In brief: Treating complicated grief

In Brief

Treating complicated grief

Published: February, 2006

According to one 2005 study, a specialized treatment may be particularly effective for a common bereavement reaction that resembles post-traumatic stress disorder (PTSD) as much as typical grief. The symptoms of complicated grief include persistent disbelief about the death, anger and bitterness over the loss, guilty feelings about the deceased person, and repeated waves of painful longing. As in PTSD, patients may also suffer from intrusive thoughts and images of the death and a tendency to avoid people, places, and situations reminiscent of the deceased. Complicated grief is more likely to develop after a death that occurs in youth or is violent, sudden, or unexpected.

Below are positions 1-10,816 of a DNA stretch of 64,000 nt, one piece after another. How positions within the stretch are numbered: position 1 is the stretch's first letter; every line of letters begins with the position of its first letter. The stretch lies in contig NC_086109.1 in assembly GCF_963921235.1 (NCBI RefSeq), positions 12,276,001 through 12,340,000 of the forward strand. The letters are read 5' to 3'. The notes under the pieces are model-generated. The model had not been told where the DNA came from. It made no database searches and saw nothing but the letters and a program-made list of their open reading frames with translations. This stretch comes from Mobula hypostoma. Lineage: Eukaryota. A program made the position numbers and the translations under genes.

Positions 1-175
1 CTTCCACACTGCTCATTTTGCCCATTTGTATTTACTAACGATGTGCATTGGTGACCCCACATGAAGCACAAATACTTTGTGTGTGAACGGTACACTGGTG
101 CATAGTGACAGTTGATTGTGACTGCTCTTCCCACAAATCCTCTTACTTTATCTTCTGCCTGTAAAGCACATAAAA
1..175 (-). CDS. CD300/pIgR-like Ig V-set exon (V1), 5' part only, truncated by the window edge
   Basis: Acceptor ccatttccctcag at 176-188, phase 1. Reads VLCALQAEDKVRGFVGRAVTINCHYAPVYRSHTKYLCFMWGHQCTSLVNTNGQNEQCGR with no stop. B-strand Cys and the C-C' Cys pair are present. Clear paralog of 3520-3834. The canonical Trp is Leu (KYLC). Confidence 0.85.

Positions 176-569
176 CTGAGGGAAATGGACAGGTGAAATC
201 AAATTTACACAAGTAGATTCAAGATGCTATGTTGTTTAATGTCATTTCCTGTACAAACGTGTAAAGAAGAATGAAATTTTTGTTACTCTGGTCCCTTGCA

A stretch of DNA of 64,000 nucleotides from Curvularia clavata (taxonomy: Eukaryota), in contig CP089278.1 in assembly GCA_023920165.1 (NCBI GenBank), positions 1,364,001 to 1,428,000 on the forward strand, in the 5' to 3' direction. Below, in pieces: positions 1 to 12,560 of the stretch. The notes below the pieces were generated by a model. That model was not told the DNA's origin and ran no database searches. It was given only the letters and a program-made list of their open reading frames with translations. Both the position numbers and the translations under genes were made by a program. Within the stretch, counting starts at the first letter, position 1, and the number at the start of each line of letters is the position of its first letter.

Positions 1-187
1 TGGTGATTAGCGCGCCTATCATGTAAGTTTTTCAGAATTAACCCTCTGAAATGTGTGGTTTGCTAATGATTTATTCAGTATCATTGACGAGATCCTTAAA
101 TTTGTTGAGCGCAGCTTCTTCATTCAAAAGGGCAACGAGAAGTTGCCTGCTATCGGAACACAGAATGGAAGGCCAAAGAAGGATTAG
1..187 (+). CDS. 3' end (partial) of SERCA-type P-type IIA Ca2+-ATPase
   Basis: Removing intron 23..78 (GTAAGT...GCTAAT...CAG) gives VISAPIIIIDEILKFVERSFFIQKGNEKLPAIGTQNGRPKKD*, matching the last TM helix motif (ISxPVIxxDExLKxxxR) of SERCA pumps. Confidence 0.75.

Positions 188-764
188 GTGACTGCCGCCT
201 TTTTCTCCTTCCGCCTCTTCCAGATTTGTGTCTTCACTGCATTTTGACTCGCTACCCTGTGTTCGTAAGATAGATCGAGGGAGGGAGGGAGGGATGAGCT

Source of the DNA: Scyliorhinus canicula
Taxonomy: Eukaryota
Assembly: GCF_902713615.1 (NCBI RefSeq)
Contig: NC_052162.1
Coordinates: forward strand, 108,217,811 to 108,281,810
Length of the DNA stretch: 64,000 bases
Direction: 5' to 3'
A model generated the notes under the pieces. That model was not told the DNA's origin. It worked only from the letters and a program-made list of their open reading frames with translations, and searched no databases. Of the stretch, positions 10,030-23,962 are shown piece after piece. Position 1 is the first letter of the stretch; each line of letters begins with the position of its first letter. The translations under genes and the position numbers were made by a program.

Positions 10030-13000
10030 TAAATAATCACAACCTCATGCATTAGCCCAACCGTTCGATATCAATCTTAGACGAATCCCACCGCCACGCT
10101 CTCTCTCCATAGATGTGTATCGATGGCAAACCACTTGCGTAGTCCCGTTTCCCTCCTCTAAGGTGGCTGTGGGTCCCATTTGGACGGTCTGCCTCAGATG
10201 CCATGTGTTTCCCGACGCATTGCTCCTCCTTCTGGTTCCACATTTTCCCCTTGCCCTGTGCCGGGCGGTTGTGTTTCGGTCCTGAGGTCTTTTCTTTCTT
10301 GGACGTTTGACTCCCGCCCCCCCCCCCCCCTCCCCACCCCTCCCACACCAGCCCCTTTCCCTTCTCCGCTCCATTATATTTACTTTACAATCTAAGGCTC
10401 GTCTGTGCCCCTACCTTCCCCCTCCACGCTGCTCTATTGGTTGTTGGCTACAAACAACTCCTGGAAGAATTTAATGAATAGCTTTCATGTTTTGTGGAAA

The study participants were 83 patients suffering from complicated grief symptoms six months after the death of a parent, wife, husband, child, other relative, or close friend. They were assigned to 16 weekly sessions of either standard interpersonal therapy or complicated grief therapy.

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